Belgium's Federal Agency for Nuclear Control (Fanc) extended the commercial operating licences for units 1 and 2 of the Doel nuclear power plant by 10 years. In a statement on 1 October, Fanc said it had reviewed an action plan submitted in April by operator Electrabel and concluded that both units could be operated safely over the next decade, beyond their original 40-year design life. The Doel 1 licence has been extended until 15 February 2025 and the Doel 2 licence until 1 December 2025.
Under its action plan, Electrabel will undertake to ensure the safe operation of both reactors. Fanc said the plan incorporated elements related to the modernisation and management of ageing facilities and established a timetable, assigning a priority level for some actions, including an ultrasound inspection of the reactor vessel. Vessel inspections and other priority actions will be carried out at Doel 2 during an outage this autumn.
Fanc must approve any deviation from the action plan and schedule, and all priority actions must be completed before the reactors can start long-term operation. Electrabel must also submit the summary report from its fourth decennial safety review before the start of the long-term operation.
Fanc gave preliminary approval to the action plan in July, following an initial assessment and has since undertaken an in-depth analysis, concluding that the proposed modernisation programme is feasible. Doel 1 was shut down when its operating licence expired on 15 February and Doel 2 will reach the end of its 40-year lifetime in December. A law limiting the operating lives of Belgium's nuclear reactors to 40 years was passed by the federal government in 2003, but in December 2014, the government agreed to extend the operating lifetimes of Doel 1 and 2. Both units are Westinghouse two-loop 433MWe (net) pressurised water reactor units.
Belgium has seven commercial nuclear reactor units, of which two, Doel 3 and Tihange 2, have been shut down since March 2014 following the discovery of defects in their reactor pressure vessels. They are scheduled to close when they reach the end of their 40-year lives. Tihange 2 will close in 2022 followed by Doel 3 in 2023 and Doel 4 and Tihange 4 in 2025. Engie operates all seven units through its Electrabel subsidiary. Electrabel wholly owns three of the units as well as 89.8% of another three (the other 10.2% being held by SPE). The remaining unit is jointly owned with France's EDF.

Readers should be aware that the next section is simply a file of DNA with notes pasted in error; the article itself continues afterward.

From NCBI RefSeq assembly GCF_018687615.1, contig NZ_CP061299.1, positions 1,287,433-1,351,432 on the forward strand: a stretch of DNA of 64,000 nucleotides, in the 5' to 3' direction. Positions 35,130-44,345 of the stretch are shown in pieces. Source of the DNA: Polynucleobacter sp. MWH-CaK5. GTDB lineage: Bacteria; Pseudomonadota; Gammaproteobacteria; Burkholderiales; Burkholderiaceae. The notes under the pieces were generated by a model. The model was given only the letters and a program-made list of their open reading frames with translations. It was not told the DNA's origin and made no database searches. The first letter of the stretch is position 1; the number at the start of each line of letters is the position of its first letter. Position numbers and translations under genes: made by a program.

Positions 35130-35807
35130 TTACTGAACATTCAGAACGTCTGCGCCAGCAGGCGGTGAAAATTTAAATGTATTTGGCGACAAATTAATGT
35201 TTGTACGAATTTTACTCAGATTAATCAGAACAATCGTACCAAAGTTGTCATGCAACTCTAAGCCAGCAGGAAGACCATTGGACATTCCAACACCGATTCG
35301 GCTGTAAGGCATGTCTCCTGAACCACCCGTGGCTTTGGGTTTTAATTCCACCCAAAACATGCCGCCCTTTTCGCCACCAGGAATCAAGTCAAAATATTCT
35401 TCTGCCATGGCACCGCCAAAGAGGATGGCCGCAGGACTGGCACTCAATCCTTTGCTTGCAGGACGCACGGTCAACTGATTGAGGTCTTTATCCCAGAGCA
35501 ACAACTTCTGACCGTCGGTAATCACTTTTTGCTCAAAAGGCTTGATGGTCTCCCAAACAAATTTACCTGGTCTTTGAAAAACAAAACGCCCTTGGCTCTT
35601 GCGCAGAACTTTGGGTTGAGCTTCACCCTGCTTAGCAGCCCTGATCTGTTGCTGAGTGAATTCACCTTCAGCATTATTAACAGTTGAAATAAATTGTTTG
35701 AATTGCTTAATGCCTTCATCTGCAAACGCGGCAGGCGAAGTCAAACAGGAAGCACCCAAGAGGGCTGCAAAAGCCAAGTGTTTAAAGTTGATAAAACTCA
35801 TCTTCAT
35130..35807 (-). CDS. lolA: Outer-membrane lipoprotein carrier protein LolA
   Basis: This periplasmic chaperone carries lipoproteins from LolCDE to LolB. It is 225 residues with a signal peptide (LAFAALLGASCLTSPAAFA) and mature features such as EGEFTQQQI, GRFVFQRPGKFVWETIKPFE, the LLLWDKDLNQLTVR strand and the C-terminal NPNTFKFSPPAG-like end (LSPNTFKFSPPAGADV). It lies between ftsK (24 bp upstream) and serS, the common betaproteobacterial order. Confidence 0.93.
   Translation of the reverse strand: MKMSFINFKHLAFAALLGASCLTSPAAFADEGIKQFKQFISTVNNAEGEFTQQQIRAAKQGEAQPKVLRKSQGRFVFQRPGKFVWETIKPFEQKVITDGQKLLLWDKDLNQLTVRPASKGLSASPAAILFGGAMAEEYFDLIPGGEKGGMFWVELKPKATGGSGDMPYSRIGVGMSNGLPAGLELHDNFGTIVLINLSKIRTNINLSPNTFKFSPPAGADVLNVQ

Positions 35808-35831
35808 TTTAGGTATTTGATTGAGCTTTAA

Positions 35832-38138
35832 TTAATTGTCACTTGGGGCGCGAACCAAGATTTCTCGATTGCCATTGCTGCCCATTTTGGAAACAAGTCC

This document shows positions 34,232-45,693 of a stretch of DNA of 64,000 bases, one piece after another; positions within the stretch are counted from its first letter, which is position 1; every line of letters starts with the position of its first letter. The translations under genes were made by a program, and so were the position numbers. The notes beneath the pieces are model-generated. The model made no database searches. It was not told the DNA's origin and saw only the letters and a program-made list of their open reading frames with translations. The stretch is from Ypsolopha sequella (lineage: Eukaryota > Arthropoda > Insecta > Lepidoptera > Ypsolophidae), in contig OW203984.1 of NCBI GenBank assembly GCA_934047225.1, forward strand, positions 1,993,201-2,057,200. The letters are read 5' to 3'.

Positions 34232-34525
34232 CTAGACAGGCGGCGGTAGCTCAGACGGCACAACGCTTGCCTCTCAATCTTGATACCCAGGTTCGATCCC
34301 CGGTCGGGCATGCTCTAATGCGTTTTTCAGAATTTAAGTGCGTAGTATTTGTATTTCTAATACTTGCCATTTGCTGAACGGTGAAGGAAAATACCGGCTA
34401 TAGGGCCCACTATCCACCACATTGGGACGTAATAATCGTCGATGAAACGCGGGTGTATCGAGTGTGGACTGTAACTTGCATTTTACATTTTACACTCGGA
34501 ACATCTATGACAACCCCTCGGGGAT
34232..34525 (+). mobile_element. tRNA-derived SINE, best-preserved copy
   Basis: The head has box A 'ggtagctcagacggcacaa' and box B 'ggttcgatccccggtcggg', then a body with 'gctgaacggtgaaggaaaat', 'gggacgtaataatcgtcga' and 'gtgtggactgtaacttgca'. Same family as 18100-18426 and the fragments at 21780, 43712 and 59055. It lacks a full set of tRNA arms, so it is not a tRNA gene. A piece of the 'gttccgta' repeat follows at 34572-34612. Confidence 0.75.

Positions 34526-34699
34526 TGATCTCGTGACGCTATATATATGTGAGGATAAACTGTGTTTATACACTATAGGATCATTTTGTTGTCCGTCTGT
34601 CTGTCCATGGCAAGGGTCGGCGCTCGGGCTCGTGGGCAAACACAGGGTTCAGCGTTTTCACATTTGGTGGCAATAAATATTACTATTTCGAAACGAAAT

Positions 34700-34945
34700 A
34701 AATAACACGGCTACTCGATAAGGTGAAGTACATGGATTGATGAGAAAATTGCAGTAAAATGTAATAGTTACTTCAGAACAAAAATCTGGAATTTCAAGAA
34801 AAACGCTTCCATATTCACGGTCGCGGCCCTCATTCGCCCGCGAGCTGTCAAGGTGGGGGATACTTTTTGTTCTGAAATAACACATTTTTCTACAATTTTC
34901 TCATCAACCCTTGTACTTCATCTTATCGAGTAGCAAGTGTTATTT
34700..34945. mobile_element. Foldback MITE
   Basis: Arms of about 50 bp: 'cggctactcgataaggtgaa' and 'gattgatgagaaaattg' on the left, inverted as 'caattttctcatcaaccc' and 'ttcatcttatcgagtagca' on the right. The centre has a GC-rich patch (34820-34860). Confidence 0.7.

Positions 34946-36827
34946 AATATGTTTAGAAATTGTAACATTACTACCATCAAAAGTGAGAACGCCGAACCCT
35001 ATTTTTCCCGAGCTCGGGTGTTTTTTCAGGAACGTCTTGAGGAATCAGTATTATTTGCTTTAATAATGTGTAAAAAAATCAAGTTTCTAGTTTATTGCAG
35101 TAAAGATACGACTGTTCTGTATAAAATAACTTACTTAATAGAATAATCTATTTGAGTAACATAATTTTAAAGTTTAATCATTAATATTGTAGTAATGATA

Electrabel said on 1 October that it is reviewing plans for the operation of Doel 1, adding that the unit may be "available" from 15 December 2015. "Electrabel notes that the law governing the economic conditions for the 10-year lifetime extension of the Doel 1 and Doel 2 reactors has yet to be discussed and adopted by parliament. Electrabel and the federal government will also have to conclude an agreement on these conditions, the company said.
The tax burden
Earlier in September, Belgium's Constitutional Court rejected Electrabel's appeal against the legality of the nuclear tax imposed by the government for 2013. The company argued that the tax does not reflect deteriorating market conditions. In 2008, the government announced that NPP operators would have to make a one-off payment of €250m. However, in 2009 it postponed its planned nuclear phaseout but said it would charge operators an annual tax of €215-245m for the period 2010-2014.
In 2012, laws were passed doubling the level of tax. Operators filed a complaint with the Constitutional Court in June 2013 against the contribution set for 2012. However, the court rejected the appeal in July 2014 as "unfounded", prompting Electrabel to say it would reconsider the future of its nuclear activities in Belgium. The reactor operators lodged another appeal with the Constitutional Court for the 2013 tax, which has also now been rejected.
However, under an agreement in principle reached in July, Electrabel will pay annual fee of €20m ($22m) between 2016 and 2025 for the continued operation of the units. The tax to be paid by operators was also revised. Operators must pay a lump sum of €200m in 2015 and €130m in 2016. This was a compromise on fees of €100m in 2015 and €20m in 2016 set by a December 2006 law. For subsequent years, starting in 2017, the Belgian government will revise the contribution taking into account the evolution of the costs, production volumes and the price of electricity.
Photo: Doel 1&2